1. The composition is square.
  2. The composition consists of black lines on a white background
  3. All the lines are the same length.
  4. The lines have randomized slopes, but tend towards vertical.
  5. There are margins that are about the length of two lines.
  6. The height of the rows and width of the columns is half the length of the lines.
  7. There are gaps where multiple lines are missing from a section of the grid, but the number of lines and the shape and position of the gap is fairly random.
  8. About 5-10% of the grid consists of gaps.
  9. There exist lines on the grid within gaps such that they are not adjacent to any other lines.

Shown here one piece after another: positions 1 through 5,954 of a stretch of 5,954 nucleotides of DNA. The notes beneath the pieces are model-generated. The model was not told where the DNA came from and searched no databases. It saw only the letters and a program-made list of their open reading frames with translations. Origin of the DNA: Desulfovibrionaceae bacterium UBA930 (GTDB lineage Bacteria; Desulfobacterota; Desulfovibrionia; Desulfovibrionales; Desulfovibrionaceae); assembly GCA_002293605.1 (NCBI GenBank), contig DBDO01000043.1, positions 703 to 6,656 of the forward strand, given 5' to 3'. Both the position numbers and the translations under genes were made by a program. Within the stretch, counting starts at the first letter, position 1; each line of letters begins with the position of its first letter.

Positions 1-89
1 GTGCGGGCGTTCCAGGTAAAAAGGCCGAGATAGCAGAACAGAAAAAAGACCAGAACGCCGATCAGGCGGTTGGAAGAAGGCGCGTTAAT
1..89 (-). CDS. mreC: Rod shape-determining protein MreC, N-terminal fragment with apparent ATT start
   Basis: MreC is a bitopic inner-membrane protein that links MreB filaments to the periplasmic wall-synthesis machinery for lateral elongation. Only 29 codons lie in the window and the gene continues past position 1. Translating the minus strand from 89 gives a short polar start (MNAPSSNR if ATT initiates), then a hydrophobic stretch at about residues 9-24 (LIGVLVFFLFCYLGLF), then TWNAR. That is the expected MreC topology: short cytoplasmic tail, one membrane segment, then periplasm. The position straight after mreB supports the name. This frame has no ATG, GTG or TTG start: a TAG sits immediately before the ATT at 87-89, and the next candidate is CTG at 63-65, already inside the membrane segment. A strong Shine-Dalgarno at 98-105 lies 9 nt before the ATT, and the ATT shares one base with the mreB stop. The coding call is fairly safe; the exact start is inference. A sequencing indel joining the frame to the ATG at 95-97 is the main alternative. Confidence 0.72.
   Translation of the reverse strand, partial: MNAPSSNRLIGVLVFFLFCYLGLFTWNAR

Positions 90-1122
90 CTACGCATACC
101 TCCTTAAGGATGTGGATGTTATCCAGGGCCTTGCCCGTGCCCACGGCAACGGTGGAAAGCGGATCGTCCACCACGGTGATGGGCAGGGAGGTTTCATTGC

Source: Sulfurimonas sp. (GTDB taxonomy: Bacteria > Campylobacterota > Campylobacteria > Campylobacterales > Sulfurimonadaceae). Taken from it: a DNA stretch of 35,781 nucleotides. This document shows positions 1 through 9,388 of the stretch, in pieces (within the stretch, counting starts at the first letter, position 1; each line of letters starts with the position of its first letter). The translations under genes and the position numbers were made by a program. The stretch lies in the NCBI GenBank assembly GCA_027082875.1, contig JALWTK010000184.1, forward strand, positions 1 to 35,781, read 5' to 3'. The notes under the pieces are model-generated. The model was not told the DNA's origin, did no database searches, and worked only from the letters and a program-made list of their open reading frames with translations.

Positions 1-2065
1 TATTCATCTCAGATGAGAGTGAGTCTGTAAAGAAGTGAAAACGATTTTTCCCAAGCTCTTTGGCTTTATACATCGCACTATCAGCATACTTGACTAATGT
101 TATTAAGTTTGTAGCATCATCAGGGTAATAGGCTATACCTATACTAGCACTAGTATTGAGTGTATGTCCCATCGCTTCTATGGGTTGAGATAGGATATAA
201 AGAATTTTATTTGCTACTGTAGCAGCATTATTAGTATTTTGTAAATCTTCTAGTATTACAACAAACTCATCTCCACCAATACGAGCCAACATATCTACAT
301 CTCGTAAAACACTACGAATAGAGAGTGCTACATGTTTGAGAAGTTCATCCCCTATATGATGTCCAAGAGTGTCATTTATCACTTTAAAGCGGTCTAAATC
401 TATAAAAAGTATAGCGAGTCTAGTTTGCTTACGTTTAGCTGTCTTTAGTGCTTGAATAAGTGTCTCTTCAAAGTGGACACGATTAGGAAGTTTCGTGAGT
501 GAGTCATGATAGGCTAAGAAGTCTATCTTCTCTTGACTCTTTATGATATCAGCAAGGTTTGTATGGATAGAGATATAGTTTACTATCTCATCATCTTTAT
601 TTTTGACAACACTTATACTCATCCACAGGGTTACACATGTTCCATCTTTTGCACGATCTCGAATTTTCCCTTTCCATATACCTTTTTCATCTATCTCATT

10. There are 56 rows and 56 columns.

So I first did the grid of randomized lines that tend to be vertical, and then I wanted to do a weird recursive function to generate the voids as an array of points by starting with one point and then including adjacent points based on a probability. But that was really complicated, so then I saw someone talking about using just a random radius and making points in that radius voids, and I tried that. I added a weighted probability that those points wouldn't actually be voids, based on how far from the center of the circle void they were. That made the edges of my circles more fuzzy. I added a couple other things to add fuzziness. It's still definitely not the same program as Molnar's. Hers is very complex from what I can see. It's really impressive that she did that; it definitely seems like some kind of noise function, and mine is pretty far from that. When I squint I still just see a bunch of circles in mine.